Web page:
Visiting O’Neill gets angry reception:
Treasury chief arrives after lauding Uruguay'

BUENOS AIRES, Argentina - Edodoro Toronzo, who stood here yesterday with a group of angry Argentine retirees protesting the arrival of Treasury Secretary Paul O'Neill, said the message he would like to send to the BLUNT TALKING Bush administration official is simple.
  "Mr. O'Neill, keep your mouth closed and go home!" said Toronzo, 65. "Your presence is not requested or desired in Argentina!"
  The retired government clerk was among the protesters who vented their wrath in various parts of Argentina against O'Neill as he touched down in the nation that has become the epicenter of South America's burgeoning economic crisis. O'Neill arrived on the last leg of a regional tour that also included stops in Brazil and Uruguay.
  Thousands of unionists, leftists, retirees and others turned out on the streets of Buenos Aires waving anti-U.S. placards, including many targeting O'Neill. Smaller protests were held in other cities.
  The protests under-scored a growing resentment against the United States in Argentina, where many feel angry, even betrayed, by the way the Bush administration has handled this nation's worst financial crisis in history. Argentina was Washington's closest Latin American ally during the 1990s and was lauded as a star pupil of the International Monetary Fund. Yet since the economic collapse here, Argentines have felt orphaned by Washington.
  O'Neill in particular has offered harsh commentary on Argentina and held back on any commitments of financial assistance to Latin America's third-largest economy. In an interview with the Economist last year, he blamed the problems here on the fact that Argentina is a "laid-back" place with "no export industry to speak of."
  After voicing concern on July 28 that international loans for Latin American countries might be wasted because the money would end up in Swiss bank accounts, O'Neill changed his tune late last week when Brazil's currency, the real, plunged to record lows and a panic by depositors forced Uruguayan authorities to close their nation's banks.
  During his four day tour of South America, O'Neill brought olive branches to Brazil, promising U.S. support for a new IMF loan package, and to Uruguay, which just received a $1.5 billion bridge loan from the U.S. Treasury, the first of its kind granted by the Bush administration. But O'Neill, who held a closed door meeting with President Eduardo Duhalde yesterday and will meet with economic officials today, has conspicuously avoided mention of aid to Argentina.
  Speaking to reporters in Montevideo, Uruguay, before his arrival here, O'Neill tried to distinguish between Uruguay and its neighbors. Montevideo received emergency aid, he said, "because Uruguay is a country that has followed sound economic polices and the leadership of the present is very excellent."
  His comments echoed those of U.S. Treasury and IMF officials who have suggested in the past that Buenos Aires must still come up with a sustainable economic plan, reining in public spending and improving currency policy, before it gets help. In response, Argentines have argued that the situation here is so dire that further budget cuts are too difficult to make.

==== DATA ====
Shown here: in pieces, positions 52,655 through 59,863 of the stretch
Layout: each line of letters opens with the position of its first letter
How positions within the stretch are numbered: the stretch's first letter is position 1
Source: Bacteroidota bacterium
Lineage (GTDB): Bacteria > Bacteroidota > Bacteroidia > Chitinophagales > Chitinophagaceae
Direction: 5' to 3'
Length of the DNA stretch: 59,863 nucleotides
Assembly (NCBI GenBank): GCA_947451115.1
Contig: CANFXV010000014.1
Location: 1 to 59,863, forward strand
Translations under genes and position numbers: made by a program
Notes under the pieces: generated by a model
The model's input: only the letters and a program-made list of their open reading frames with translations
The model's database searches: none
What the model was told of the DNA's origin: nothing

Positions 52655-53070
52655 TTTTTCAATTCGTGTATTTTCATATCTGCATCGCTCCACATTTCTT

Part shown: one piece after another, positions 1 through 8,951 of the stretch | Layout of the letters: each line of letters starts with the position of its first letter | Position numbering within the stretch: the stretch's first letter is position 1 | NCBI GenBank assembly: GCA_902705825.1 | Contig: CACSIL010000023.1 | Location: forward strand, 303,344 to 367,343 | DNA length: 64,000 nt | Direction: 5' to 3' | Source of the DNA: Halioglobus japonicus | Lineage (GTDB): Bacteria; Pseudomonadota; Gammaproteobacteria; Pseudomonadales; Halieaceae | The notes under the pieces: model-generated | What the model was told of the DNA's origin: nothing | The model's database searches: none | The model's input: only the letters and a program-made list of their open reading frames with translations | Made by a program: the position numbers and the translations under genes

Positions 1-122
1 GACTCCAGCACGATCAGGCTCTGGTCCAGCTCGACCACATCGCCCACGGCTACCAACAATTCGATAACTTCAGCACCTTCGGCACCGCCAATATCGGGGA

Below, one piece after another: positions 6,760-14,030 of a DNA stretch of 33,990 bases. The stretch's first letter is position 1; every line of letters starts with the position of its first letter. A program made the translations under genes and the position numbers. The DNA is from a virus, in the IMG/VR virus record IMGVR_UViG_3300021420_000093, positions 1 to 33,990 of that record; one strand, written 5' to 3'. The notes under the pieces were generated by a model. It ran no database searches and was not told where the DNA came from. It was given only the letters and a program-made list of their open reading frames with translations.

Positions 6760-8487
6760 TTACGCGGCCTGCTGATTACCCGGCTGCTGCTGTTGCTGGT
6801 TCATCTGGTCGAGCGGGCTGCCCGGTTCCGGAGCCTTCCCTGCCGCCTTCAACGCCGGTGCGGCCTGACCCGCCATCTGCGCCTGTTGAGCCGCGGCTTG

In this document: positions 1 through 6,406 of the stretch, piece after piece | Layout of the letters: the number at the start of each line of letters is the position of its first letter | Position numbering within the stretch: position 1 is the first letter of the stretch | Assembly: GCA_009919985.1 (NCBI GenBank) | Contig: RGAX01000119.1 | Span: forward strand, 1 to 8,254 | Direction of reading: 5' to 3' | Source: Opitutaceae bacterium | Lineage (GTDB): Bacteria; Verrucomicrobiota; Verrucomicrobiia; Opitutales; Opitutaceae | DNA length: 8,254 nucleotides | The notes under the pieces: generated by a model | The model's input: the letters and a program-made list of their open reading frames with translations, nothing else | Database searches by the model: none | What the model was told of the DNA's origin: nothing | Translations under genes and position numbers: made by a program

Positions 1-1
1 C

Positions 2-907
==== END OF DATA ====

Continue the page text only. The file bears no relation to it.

For all the Bush administration's emphasis about the need for a "tough love" approach that allows wayward countries to default on their debts and forces big international investors to suffer the consequences for their risky bets, the sole example has been the IMF's decision to refuse further loans to Argentina in December, and that came only after the Bush team endorsed a $5 billion increase last August in that country's already sizable aid package.
  Economy Minister Roberto Lavagna suggested in Clarin, the country's largest newspaper, that Argentina was no longer seeking "fresh funds" from the IMF and was concentrating on winning a temporary reprieve on billions of dollars in loan payments it owes multilateral lenders this year.
  After meeting last night with Duhalde for an hour at the presidential residence in suburban Buenos Aires, O'Neill said his message had been "that we want Argentina to succeed" and he would continue to encourage the Argentines to work with their lenders.
  IMPA, a Buenos Aires based aluminum maker, filed a largely symbolic judicial request for O'Neill's detention on charges of "extortion." Guillermo Robledo, IMPA general manager, said the company is furious over demands made by the IMF and U.S. Treasury earlier this year that the Argentine government overturn a law that protected troubled companies from their creditors for two years, arguing it would deter future foreign investment here.
  The measure has been repealed as demanded, but there is still no sign of an immediate deal with the IMF. Now, many companies are fighting off foreclosures from creditors, including foreign lenders.

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